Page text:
At one point of time in history, owning a car was one of life's unparalleled luxuries but that has long passed. Considering the amount of running around that one has to do, it is almost impossible to do without a car. Unfortunately buying a new car remains a very expensive proposal and consequently a booming market in pre-owned or used cars has come up. Owning a pre-owned car that is chosen with care makes a lot of economic sense as new cars tend to lose a lot of value the minute they are driven off from the showrooms. You can get some really good deals on used cars if you know a little bit about them. A safe way though is to purchase certified pre-owned cars that have the dealer's warranty in force protecting your investment.
Used Car Financing
While used cars are great money savers, they can still cost quite a lot in absolute terms so you may need a car loan to bail you out. Regretfully, even though there's a booming market in used cars, the action on the financing front does not seem to have developed a lot. You will possibly not see too many offers for zero down-payment or slashed interest rates by the dealers. The best way of getting a good deal is to first bargain very hard with the dealer and then approach a bank or a credit union for a loan, in case the dealer cannot give you a finance offer on reasonable terms.
The Importance of a Good Credit Score
The first thing lenders will want to check out when you approach them for a car loan is your credit score. This enables them to decide if you represent a reasonable credit risk and how much the rate of interest they should charge to offset that risk. The better your score the more attractive terms you are likely to get from the banks, though financiers have a host of other parameters that they use to decide to structure an offer. You can visit the website of the Federal Trade Commission to get more information about credit scores as well as resources on building a better credit profile. You can also get a free credit report that will arm you with valuable information and enable you to discuss better with the banks.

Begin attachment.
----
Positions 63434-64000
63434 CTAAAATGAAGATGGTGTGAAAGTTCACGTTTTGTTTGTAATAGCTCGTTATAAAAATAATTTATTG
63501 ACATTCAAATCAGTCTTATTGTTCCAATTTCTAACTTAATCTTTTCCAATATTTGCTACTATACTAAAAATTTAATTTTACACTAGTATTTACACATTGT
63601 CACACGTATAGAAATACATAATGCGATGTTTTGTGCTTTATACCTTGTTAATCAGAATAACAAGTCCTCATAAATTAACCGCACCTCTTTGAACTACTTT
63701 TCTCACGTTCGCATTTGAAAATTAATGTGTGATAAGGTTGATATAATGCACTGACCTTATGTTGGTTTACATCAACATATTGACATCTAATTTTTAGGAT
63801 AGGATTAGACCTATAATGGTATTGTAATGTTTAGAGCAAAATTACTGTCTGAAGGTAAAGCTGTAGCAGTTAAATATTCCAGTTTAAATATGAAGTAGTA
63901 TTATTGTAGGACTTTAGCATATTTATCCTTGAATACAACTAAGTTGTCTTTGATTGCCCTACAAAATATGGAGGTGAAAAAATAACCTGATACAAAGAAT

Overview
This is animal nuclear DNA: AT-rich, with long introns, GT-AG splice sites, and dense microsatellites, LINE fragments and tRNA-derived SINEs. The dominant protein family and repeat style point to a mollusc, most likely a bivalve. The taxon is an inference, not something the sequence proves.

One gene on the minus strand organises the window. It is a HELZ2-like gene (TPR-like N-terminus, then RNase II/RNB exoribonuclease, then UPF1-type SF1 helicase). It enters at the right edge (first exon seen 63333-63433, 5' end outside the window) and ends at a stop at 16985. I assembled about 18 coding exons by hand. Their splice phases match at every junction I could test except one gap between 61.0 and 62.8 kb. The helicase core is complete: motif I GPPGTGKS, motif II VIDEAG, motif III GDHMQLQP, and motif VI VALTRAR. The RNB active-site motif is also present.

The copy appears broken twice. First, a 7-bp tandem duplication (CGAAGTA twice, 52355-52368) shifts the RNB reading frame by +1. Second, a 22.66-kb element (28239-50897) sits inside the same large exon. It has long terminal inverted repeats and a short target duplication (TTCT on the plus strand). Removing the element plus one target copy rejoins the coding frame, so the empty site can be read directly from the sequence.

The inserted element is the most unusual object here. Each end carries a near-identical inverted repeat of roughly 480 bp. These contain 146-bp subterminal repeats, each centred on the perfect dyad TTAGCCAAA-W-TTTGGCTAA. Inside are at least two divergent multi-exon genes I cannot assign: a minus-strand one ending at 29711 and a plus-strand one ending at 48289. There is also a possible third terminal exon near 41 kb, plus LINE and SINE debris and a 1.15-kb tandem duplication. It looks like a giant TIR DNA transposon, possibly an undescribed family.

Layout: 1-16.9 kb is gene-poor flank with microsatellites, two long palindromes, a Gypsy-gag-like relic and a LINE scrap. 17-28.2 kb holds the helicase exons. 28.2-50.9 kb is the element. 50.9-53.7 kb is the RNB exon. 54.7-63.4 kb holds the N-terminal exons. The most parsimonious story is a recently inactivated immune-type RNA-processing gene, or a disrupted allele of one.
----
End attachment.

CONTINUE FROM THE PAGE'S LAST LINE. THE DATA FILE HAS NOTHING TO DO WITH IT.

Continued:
What Do Banks Check Out On Before Extending a Loan?
The first thing a bank does is to check whether the loan application fits their lending portfolio. Only banks that do retail financing will extend car loans. The bank is only concerned whether it will get its money back on the terms it has offered so it is focused on establishing whether you are a good credit risk. The bank will usually verify whether you are making timely payments on the other loans and mortgages that you may have taken as well as your credit card outstanding as this tells them how efficient you are in managing your finances. The credit score is a reflection of this.
The bank will also want to know the details of your current debt exposure as they are always concerned whether their customers are taking on more debt than what they can possibly service properly. Even if you have a decent credit score if it appears to the bank that the fresh loan is likely to break your back, it may not be willing to extend the car loan. The length of your credit history is also of great interest to credit unions and banks as a consistent and timely payment history over a large number of years is an extremely good indicator of your future behavior.
Author bio: Charlie Brown is a sales manager at a leading used car dealer. An avid blogger, he has to his credit a number of articles on evaluating and buying certified pre-used cars.